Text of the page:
Interesting read, and I'm not saying this just because the author is handling a less than glowing review of her book very well, heh.
I don't want to post my response there because, frankly, I can be just yakking out of my rear end, and I prefer to embarrass myself here than on someone else's turf.
Here's what I think: it is pretty naïve to assume that LGBT and MF romances can go together and co-exist in harmony.
I mean, look at RWA's reaction to MM romances. Look at the LGBT literary circles' reaction to MM romances written by women.
As long as there is a perception among LGBT folks that straight women - who hold more rights than LGBT people - are meddling or even acquiring an important facet of their lives by writing, selling, and expecting MM romances of theirs to be winning awards, these folks will reject LGBT romances written by straight women, especially those that they do not accept as the few token heterosexual members of the queer literati club. Given how most non-romance readers view romance, MM romances written by straight women (or bisexual women - some gay people don't believe that bisexuality exists and those who claim to be bisexuals are cop-outs or cowards unable to embrace their homosexuality fully) therefore have an uphill climb when it comes to being accepted by LGBT literary circles.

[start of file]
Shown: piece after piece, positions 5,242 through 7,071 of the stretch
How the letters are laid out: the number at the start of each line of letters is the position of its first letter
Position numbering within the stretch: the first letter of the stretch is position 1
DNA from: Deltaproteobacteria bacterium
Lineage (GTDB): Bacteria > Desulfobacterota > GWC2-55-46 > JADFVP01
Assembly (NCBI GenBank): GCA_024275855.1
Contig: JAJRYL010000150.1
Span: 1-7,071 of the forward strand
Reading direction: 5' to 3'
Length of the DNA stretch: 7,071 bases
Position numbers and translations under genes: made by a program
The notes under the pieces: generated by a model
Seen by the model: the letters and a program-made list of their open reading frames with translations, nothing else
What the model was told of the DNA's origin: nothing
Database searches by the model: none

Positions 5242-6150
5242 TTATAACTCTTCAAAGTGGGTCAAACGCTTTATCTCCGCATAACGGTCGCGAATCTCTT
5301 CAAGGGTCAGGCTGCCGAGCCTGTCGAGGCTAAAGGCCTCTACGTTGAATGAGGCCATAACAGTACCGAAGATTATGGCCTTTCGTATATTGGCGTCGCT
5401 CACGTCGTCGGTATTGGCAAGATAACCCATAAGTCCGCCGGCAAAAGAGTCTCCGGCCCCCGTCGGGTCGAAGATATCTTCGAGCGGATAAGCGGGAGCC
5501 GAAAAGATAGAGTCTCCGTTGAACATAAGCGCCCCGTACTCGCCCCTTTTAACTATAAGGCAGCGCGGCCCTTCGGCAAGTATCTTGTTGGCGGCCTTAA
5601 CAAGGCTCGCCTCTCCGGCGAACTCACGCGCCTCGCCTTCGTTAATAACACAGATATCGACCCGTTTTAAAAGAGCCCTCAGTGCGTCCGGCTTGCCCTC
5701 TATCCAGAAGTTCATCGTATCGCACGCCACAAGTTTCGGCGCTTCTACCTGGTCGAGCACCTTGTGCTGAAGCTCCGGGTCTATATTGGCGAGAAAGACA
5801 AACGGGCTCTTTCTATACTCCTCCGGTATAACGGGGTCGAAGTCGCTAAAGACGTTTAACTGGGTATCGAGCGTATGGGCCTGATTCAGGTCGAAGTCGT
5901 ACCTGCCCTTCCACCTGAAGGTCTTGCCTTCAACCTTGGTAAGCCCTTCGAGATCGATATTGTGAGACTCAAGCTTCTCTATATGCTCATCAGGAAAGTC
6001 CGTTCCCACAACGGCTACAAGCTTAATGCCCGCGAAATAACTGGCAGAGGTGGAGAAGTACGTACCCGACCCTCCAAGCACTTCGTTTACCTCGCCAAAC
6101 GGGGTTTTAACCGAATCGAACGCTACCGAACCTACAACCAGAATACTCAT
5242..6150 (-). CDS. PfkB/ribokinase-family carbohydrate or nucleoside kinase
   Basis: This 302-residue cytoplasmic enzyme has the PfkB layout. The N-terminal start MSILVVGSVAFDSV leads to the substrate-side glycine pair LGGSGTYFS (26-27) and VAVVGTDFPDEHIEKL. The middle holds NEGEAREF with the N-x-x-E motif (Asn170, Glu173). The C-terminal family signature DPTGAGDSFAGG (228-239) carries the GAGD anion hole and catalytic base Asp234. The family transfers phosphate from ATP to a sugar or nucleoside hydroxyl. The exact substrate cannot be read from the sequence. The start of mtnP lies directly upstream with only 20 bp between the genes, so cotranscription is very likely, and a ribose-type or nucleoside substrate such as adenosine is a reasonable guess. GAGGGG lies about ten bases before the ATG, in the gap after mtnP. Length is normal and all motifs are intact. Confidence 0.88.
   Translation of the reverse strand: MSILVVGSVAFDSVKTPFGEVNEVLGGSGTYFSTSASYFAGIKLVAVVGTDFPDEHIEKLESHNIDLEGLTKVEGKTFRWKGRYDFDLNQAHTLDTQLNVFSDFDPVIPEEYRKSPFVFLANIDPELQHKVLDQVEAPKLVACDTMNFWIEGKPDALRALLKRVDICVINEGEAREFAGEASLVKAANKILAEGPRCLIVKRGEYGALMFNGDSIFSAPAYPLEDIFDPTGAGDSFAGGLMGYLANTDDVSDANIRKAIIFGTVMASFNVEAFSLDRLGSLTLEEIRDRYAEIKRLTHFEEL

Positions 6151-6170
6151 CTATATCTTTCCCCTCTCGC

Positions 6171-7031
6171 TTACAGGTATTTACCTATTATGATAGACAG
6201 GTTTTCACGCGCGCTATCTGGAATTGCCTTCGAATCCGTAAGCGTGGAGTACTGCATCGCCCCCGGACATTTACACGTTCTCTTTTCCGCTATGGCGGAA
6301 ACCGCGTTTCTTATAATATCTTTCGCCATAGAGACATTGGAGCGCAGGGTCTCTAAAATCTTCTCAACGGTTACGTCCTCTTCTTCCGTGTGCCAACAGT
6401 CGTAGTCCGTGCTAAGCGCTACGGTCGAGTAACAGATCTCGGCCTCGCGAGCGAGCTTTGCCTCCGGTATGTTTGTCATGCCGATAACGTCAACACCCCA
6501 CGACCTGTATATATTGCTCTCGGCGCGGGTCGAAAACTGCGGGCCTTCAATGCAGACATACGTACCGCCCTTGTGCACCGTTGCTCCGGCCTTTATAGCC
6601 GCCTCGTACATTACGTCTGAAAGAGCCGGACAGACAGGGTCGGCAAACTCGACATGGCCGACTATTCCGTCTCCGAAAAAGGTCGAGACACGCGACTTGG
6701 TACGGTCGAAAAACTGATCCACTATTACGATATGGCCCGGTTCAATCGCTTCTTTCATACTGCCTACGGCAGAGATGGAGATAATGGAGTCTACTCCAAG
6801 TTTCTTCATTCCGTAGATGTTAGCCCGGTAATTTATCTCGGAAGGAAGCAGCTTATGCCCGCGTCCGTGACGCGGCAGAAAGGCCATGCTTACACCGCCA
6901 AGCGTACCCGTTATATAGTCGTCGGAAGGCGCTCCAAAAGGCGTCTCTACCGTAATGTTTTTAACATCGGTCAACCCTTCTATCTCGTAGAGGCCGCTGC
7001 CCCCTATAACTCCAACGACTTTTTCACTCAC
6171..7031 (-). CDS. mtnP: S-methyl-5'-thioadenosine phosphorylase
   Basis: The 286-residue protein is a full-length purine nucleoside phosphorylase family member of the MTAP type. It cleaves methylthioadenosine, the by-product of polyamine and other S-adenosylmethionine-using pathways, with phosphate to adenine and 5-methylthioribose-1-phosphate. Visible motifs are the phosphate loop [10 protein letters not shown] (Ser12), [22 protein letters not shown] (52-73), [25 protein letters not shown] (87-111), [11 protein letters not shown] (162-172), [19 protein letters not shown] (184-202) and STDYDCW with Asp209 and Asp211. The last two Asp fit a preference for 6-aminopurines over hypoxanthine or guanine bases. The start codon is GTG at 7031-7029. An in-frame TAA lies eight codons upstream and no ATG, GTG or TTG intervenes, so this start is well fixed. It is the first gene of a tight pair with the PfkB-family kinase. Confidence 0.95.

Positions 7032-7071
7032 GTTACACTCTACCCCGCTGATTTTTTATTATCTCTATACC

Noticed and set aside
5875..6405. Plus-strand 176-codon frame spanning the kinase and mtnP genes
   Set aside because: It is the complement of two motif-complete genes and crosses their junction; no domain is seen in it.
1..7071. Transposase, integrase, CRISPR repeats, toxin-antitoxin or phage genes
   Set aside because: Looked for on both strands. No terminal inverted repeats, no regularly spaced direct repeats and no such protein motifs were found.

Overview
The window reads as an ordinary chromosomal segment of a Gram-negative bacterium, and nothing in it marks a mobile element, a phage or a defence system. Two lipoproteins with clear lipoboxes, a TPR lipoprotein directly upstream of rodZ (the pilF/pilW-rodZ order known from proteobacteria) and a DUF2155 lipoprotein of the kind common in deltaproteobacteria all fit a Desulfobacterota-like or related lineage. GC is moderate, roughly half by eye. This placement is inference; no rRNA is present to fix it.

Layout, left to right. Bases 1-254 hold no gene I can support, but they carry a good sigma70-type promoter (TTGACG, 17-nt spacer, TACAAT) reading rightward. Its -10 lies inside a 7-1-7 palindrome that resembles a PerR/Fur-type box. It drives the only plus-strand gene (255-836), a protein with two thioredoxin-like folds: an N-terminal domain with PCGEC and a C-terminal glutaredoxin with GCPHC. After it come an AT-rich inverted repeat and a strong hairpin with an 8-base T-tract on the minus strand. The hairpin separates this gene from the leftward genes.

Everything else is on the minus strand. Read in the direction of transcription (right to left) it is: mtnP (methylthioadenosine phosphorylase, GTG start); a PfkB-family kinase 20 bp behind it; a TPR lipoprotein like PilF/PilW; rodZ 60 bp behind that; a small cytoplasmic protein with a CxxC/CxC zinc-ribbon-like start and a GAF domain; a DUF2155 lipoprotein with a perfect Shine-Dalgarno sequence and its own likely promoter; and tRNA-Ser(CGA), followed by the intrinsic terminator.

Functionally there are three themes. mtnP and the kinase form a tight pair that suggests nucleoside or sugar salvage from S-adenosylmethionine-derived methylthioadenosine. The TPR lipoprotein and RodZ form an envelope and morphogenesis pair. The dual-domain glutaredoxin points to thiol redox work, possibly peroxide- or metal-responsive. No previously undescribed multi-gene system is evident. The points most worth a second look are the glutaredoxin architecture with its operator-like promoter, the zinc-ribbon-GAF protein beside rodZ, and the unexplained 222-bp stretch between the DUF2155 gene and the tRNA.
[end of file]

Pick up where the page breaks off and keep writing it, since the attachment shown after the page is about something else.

And as long as prejudices exist among straight people when it comes to gay people, MM romances will always have a hard time gaining mainstream acceptance. People may secretly read them in private, but I doubt MM romances will be openly sold in Wal-Mart anytime soon the way they sell those Harlequin series books.
But why do we want MM romances to be accepted anyway? Look at MF romances - the genre is the pariah of popular literature for 20+ years now, but we are all doing great, thank you very much. I know for authors that acceptance and respect can be important, but perhaps we should all just accept that we are all beautiful, popular, amazing, and we don't need those silly fusspots to worship us. We're doing fine on our own, after all. So perhaps LGBT romance authors should adopt the same attitude, exist without being concerned so much about what other people think, and have fun, build a career, and enjoy life while it lasts.